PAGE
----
Mike remarked that he wanted to meet her to thank her for being the best thing in so many movies.

Celeste and her husband at her 90th birthday party in 2007Celeste had been recently troubled by bitter family divisions and legal complications involving her depleted fortune, her much younger husband (from her fifth marriage in 2004) and her two sons. Our condolescences go out to all of them -- we hope everyone resolved their differences towards the end and hangs on to the good memories.

Program yourself a mini-Celeste fest in her honor soon. There are wonderful and/or storied films to choose from: All About Eve, Come to the Stable, Gentleman's Agreement, High Society, The Tender Trap, and the television musical Rodgers and Hammerstein's Cinderella among them.


Box Office Quickie

There's not much to report with this weekend's box office. It's more of the same as every studio, shaking from fear of the Bat, avoiding getting anywhere near opening weekend of The Dark Knight Rises Ice Age #8 (No, seriously I have no idea how many there have been now. No wait, I do: Too Many.) had the weekend to itself but for Spider-Man holdover and Ted's word of mouth.

Top five chart adapted from Box Office Mojo...

Of this week's top five Ted and Magic Mike are the most profitable on account of their lower than average budgets. But once you count in merchandising I suppose Brave, despite a budget nearly the size of its domestic gross (thus far), will be the winner... eventually. Disney Princesses = Profits Happily Ever After. 

What did you see this weekend? I stayed in and watched Jeff, Who Lives At Home as you commanded. More on that one soon.



Men of Steel 'n' Spandex

My eyes are beginning to glaze over from the Hype-a-Thon that is the interwebs around Comic Con time. The Earth is so overrun with superheroes that it's remarkable that crime still exists at all. I went to get coffee this morning and the street in front of my favorite deli was cordoned off as a crime scene. Not joking. The heroes are all trapped in airconditioned movie theaters our moviegoing fates having been long since sealed.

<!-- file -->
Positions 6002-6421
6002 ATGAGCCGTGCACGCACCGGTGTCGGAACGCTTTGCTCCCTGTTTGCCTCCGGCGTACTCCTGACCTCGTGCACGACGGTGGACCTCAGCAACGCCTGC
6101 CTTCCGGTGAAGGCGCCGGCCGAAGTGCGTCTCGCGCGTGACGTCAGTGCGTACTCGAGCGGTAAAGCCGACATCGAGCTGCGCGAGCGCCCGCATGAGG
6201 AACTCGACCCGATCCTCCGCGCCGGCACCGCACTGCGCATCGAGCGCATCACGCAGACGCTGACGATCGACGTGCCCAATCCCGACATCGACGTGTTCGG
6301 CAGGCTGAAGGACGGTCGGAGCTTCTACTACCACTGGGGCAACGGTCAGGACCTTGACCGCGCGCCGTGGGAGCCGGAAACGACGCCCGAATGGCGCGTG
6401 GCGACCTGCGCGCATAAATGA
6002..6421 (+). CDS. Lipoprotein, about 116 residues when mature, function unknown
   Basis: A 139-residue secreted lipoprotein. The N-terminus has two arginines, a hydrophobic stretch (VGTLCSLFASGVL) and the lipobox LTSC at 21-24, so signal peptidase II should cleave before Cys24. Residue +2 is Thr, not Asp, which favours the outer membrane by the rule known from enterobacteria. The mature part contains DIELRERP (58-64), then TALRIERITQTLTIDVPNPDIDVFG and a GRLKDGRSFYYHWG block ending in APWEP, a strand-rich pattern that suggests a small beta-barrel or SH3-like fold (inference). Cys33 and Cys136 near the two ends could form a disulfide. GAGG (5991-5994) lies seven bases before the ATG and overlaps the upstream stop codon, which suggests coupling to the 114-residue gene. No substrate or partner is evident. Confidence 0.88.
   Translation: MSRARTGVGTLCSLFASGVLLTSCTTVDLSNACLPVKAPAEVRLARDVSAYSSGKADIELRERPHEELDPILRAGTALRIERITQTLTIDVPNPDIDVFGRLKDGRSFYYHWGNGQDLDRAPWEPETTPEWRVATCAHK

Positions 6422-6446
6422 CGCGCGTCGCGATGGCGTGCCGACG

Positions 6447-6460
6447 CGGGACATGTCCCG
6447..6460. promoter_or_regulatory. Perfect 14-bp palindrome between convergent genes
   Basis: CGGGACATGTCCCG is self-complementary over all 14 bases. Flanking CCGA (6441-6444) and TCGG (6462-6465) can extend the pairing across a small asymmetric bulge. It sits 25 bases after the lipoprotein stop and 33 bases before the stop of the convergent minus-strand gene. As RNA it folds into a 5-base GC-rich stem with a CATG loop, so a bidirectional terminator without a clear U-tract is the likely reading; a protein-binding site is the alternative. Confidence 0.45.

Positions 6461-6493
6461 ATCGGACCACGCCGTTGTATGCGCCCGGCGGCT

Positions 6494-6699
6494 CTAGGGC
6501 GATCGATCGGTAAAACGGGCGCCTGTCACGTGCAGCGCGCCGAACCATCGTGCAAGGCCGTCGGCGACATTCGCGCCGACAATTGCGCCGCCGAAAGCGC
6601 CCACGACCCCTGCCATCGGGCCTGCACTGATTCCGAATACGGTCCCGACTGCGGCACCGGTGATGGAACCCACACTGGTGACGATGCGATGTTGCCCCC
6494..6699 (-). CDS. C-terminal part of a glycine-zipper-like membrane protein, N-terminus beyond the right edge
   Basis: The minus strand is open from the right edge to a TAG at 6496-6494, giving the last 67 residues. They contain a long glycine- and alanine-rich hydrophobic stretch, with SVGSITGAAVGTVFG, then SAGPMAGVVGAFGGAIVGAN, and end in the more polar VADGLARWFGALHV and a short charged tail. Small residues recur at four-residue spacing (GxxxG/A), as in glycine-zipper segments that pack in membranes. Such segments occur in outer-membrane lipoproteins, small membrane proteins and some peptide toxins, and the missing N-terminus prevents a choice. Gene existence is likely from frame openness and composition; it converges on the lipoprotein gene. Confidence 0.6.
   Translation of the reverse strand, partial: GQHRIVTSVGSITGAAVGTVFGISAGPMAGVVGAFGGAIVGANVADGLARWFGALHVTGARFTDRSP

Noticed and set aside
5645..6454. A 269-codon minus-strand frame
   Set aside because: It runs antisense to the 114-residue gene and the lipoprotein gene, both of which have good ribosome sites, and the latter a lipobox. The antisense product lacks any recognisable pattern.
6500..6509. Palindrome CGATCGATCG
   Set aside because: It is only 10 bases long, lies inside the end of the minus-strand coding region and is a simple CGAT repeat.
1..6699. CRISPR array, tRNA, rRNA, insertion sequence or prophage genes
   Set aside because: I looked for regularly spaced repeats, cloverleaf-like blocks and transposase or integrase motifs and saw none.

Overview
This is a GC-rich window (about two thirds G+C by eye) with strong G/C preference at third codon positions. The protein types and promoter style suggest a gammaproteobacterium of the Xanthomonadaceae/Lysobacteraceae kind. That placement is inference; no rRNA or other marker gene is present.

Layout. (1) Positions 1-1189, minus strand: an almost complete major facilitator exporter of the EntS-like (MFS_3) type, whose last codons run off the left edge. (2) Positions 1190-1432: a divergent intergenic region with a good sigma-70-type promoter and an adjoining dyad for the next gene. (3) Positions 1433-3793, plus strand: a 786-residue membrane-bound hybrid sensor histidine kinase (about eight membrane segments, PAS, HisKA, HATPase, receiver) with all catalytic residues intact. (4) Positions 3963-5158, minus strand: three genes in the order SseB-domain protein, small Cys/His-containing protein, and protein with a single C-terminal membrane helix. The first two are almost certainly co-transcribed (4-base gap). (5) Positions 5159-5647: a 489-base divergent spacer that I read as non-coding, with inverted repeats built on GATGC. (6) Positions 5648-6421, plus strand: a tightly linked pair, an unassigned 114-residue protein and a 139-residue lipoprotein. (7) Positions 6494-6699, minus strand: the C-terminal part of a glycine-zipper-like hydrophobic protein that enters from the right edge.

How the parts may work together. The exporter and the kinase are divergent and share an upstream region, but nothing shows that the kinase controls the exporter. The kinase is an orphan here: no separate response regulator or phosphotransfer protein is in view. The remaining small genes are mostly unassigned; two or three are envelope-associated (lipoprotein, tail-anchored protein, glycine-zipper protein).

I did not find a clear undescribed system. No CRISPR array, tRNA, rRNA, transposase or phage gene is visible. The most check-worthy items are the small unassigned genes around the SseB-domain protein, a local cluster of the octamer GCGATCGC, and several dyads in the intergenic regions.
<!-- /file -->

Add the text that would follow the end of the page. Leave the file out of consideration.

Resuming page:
See, the grosses for every superhero movie that's arrived, yes even notorious "flops" like Green Lantern, divisive films like Watchmen, or the ones that would've been 'Straight to Video' in other decades like Ghost Rider: Spirit of Vengeance, have had little trouble breaking $100-200 million globally so the only logical thing is to greenlight as many as possible with tighter budgets. Superheroes are the new Horror Flicks -- you'll always make a profit if you control your budgets.

Man of Steel teaser poster

If Hollywood had any cold feet at all about greenlighting every superhero they own the rights to, this summer's one-two-three KO that is Avengers + Spidey + Batman (a trio that will obviously clear $3 billion globally) will surely doom us to one superhero movie a month or more by 2015. Soon superhero movies will be as ubiquitous as horror flicks. Especially if Warner Bros ever gets its act together. They own ALL DC characters -- unlike Marvel Studios/Disney which has to work from a deck with several key cards missing -- and yet, apart from Batman regularly and Superman every once in awhile they can't seem to get anything working properly.

So, what's next?

Next Weekend
The Dark Knight Rises - this is the last we'll see of Bruce Wayne for awhile though Nolan is already suggesting that Anne Hathaway deserves a Catwoman movie. Careful what you wish for *cough* Halle Berry

The massively spandexed release schedule as it currently stands after the jump...